The now famous question was proposed only a year ago. There has been concern economically, politically, socially. The results may very well be swayed by Scotland. If the referendum goes through there will be a further two years, minimum, of renegotiation between the UK and the EU. Now the months of talk are at an end; voting is where the action happens.
Should I Stay or Should I Go?
The arguments surrounding the British exit (or “Brexit”) from the EU are numerous. Here are the top four concerns from each side:
- The UK puts more funds into the EU then the benefits they get in return
- Lack of freedom to legislate on matters (border control, benefits, etc) regarding migrants
- Limiting the amount of earnings to sent other countries for child payment
- Protection for the City of London
- The EU is the UK’s biggest market
- Retain current business and workers migration agreements
- Retain “free movement”
- Continue to adhere to EU regulations and standards in production and industry
Why was the referendum proposed?
A renegotiation between the UK and the EU was part of Minister Cameron’s re-election platform. Upon the completion of the negotiations Cameron considers Brexit unnecessary. The four demands summarised: the ever-closer union principal does not apply to the UK, EU citizens working in the UK should not qualify for social advantages for the first for years and will not longer be able to send child-support overseas, the UK retains the pound, and increased competitiveness, economically, from other member countries. However, the referendum was proposed and voted upon. Due to the negotiations the Government’s official stance is Remain and they begin an official campaign of support in April.
Represented in Westminster
Roger Mullin is Westminster MP for the Kirkcaldy and Cowdenbeath Constituency, of which Lochgelly is a member. MP Mullin is a member of the SNP – the entire party voted Remain.The results of the map were taken from the positions of the MPs and do not reflect any population polling.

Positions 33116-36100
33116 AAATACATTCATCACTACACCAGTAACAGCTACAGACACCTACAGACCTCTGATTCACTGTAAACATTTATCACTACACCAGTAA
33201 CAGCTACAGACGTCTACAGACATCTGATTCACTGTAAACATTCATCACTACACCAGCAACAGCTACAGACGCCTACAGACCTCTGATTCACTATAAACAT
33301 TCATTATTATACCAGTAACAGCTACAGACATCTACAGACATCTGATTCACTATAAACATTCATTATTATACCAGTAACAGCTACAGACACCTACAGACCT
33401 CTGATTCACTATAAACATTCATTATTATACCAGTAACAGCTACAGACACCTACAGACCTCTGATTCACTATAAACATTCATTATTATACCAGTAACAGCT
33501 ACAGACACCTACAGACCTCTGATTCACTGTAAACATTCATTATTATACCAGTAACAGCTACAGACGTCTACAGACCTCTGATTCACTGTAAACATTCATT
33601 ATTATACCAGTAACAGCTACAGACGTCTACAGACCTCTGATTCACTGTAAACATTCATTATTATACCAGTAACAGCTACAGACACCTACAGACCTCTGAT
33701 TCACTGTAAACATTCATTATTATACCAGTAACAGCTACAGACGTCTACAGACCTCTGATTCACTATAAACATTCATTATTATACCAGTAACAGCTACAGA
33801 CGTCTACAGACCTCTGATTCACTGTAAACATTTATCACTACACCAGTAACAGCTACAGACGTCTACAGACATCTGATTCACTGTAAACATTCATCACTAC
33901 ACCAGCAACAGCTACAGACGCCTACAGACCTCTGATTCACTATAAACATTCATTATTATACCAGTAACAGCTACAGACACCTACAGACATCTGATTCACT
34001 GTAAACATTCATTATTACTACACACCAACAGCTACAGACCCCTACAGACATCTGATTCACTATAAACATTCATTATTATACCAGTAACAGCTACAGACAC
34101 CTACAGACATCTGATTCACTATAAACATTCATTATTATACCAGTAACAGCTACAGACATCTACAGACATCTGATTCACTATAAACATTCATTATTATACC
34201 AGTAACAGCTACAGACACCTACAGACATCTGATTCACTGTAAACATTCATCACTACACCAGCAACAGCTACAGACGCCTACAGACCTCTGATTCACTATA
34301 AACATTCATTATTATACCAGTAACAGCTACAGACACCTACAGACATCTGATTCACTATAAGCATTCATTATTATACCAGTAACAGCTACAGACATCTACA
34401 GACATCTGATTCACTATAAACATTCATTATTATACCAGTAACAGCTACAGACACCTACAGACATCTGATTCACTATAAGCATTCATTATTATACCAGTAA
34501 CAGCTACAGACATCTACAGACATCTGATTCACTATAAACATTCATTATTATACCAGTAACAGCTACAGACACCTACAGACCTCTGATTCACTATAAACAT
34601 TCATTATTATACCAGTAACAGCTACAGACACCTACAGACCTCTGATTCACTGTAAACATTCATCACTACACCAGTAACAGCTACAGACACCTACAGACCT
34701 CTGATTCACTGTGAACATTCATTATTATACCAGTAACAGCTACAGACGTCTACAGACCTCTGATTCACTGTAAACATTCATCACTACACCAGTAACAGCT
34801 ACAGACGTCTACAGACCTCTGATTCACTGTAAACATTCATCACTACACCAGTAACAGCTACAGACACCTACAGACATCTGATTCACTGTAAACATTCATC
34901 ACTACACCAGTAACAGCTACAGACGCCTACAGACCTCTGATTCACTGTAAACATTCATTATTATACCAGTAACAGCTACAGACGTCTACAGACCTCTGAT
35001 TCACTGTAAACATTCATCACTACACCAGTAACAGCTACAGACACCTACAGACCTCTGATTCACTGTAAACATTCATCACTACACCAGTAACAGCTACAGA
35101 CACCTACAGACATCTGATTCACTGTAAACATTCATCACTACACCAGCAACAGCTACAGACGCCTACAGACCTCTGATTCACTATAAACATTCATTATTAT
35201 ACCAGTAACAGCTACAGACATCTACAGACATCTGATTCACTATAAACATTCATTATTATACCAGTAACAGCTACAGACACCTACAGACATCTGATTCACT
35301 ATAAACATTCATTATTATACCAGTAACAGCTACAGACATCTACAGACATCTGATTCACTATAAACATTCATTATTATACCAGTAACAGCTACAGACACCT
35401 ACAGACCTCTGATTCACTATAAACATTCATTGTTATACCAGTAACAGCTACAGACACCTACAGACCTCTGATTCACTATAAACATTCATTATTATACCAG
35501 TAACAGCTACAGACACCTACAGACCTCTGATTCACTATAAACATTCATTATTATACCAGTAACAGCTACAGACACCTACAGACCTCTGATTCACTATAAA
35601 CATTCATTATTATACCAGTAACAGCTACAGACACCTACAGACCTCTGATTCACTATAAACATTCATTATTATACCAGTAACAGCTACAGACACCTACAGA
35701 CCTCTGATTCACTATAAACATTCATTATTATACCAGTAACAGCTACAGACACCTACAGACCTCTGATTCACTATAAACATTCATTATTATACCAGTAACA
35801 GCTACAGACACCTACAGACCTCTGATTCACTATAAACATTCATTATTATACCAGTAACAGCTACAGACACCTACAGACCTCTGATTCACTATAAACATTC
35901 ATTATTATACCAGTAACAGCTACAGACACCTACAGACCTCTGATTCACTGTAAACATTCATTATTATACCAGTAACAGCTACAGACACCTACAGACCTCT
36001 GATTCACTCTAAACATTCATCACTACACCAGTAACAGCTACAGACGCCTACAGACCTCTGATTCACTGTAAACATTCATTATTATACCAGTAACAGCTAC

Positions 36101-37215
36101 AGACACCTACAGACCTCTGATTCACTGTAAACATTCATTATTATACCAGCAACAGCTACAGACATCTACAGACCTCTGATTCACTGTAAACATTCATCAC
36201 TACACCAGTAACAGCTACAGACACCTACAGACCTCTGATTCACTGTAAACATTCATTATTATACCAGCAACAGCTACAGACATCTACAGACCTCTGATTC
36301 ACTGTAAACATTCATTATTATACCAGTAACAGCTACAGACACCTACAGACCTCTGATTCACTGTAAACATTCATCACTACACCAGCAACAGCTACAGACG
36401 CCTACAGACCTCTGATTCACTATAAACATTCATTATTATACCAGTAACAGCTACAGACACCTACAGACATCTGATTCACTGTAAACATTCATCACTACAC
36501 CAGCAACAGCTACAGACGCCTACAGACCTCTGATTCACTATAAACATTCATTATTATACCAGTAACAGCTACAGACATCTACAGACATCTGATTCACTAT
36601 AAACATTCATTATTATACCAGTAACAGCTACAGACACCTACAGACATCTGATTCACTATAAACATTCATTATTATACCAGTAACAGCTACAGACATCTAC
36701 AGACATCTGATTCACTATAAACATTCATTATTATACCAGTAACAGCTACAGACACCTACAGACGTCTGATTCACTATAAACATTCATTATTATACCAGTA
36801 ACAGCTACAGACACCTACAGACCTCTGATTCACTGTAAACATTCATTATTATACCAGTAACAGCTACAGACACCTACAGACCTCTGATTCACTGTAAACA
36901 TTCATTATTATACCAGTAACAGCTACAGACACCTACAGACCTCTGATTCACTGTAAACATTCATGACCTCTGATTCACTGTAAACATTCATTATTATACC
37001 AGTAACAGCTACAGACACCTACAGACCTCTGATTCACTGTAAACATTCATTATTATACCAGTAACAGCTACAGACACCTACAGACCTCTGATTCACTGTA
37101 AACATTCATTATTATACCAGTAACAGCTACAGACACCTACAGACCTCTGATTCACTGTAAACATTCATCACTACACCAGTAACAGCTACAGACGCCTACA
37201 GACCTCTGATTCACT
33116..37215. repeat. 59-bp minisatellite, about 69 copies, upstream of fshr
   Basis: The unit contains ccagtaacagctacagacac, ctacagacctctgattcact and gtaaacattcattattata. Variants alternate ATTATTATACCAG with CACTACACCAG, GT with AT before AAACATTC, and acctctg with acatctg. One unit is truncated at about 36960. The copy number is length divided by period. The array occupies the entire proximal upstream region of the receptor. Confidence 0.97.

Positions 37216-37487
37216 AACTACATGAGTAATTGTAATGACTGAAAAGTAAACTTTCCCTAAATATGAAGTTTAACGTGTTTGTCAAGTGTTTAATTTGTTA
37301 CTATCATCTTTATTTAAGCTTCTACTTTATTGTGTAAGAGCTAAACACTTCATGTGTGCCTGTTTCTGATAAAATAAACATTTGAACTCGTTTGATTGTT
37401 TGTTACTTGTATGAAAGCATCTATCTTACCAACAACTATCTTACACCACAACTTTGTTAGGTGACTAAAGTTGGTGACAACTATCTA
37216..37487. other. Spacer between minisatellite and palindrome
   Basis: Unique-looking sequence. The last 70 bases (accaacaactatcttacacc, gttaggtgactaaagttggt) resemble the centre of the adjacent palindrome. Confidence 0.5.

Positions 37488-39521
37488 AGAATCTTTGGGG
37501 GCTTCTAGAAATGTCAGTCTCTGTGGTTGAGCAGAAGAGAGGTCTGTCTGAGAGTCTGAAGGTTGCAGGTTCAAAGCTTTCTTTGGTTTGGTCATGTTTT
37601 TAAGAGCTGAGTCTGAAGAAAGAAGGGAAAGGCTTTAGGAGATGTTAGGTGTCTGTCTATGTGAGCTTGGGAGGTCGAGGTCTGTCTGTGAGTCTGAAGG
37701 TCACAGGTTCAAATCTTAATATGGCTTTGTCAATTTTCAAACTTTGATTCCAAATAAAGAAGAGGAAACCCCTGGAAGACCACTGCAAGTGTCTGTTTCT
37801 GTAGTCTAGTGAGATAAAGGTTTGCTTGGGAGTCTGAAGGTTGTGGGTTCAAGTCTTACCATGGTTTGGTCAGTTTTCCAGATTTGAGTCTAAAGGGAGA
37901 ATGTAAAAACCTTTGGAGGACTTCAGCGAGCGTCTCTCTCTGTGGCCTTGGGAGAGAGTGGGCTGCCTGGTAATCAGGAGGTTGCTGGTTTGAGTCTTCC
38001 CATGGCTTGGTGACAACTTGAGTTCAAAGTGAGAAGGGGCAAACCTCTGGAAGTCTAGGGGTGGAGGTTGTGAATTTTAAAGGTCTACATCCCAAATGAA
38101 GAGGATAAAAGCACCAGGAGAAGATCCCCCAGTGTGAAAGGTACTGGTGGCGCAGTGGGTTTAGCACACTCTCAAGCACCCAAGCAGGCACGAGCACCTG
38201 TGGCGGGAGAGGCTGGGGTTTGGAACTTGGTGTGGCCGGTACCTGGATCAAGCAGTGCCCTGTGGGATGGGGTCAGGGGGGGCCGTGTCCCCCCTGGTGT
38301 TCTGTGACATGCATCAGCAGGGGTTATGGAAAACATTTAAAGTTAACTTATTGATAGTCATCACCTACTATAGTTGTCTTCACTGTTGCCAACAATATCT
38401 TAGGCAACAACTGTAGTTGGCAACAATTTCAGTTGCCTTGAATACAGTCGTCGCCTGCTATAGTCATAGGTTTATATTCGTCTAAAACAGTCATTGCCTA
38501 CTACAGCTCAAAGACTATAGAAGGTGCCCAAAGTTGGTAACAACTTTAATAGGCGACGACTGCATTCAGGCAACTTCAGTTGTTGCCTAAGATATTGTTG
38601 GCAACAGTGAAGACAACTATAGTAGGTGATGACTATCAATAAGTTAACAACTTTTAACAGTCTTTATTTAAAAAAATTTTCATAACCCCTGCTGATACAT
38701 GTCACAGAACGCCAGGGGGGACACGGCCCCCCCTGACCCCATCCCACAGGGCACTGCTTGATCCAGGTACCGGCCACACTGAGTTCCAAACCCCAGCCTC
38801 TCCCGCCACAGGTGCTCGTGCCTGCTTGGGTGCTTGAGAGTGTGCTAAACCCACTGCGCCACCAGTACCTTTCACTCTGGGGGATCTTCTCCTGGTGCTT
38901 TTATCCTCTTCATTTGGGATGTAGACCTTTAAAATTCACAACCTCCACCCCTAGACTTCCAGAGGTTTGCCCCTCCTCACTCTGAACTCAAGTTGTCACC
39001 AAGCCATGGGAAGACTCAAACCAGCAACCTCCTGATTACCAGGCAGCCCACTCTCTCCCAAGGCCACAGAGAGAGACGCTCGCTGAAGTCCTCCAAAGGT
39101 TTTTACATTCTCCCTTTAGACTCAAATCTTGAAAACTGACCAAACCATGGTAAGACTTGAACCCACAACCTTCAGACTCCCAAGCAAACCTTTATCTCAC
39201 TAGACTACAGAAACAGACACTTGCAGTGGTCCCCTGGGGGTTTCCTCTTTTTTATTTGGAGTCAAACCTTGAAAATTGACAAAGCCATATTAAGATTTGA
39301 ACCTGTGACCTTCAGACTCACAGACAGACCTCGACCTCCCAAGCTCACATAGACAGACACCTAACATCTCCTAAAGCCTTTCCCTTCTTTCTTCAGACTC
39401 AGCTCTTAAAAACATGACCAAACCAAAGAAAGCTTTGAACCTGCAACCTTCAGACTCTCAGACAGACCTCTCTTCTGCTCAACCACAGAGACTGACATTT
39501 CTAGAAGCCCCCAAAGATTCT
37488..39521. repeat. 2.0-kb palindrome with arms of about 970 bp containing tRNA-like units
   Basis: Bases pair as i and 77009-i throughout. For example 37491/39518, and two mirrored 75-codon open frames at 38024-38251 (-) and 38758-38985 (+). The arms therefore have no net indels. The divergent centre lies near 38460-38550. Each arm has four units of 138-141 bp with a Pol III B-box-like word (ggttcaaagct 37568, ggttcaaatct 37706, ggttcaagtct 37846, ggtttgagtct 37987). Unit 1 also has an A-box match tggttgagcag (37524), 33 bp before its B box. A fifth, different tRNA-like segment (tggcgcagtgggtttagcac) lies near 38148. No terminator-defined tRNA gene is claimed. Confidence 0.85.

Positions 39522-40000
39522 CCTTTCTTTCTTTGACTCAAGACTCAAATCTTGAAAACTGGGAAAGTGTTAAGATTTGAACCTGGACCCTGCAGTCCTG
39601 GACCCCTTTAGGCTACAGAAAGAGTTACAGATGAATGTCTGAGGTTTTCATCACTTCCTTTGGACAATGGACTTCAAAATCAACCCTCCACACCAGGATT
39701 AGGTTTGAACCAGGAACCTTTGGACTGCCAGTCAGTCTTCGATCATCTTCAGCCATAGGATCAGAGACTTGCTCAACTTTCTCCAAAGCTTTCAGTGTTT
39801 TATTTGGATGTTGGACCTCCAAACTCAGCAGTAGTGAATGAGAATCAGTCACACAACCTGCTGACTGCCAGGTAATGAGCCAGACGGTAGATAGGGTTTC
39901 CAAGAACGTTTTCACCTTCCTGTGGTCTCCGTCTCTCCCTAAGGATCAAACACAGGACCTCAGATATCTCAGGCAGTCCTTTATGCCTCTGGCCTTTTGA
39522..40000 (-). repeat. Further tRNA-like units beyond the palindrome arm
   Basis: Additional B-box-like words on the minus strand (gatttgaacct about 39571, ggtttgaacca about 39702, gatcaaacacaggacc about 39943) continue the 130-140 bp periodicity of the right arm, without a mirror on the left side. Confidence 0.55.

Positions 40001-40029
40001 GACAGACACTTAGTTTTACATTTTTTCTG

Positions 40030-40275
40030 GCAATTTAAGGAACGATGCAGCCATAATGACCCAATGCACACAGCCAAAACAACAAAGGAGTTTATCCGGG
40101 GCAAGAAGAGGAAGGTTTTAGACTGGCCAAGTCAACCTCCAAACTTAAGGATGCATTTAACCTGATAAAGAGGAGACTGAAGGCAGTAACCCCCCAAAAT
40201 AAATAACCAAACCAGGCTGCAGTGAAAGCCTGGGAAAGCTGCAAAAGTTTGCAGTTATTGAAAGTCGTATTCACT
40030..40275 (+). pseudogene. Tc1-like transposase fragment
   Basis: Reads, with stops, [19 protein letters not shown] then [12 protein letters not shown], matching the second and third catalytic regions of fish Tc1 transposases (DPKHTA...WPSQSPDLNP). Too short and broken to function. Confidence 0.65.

Of all the Scottish MPs, only one was undeclared as of 22 June.
YouGov compiled data of over 80,000 people to create a map showing the sliding severity of eurosceptic and -phile areas in Britain. Eurosceptic is defined by Oxford Dictionaries as a person who is opposed to increasing the powers of the European Union.
What about Scotland and the EU?
While there is clamoring to the south about the results on 24 June, most of Scotland appears to favour Remain. It has been suggested that voter turnout will be around 20%, much lower than the independence referendum of 2014. First Minister Nicola Sturgeon has held steadfast that if the vote goes towards Leave action will be taken to explore another independence referendum – but that hinges on public support. Furthermore, there has been discussion of Scotland joining the eurozone if the “Brexit” occurs.
Where to Vote and Who May Vote
According to fife.gov.uk the Lochgelly North polling location will be at Lochgelly Town Hall, Bank Street, Lochgelly. The Lochgelly South polling will be at Lochgelly South Primary School, High Street, Lochgelly. Despite the June 2015 vote that lowered the voting age to 16 in Scotland, only registered persons 18 and older pay take part. This is due to the specific guidelines set in place by the European Union Referendum Act 2015.
The results will be announced 24 June, but a good idea of the outcome will appear after the close of polls 22:00 BST Thursday, 23 June.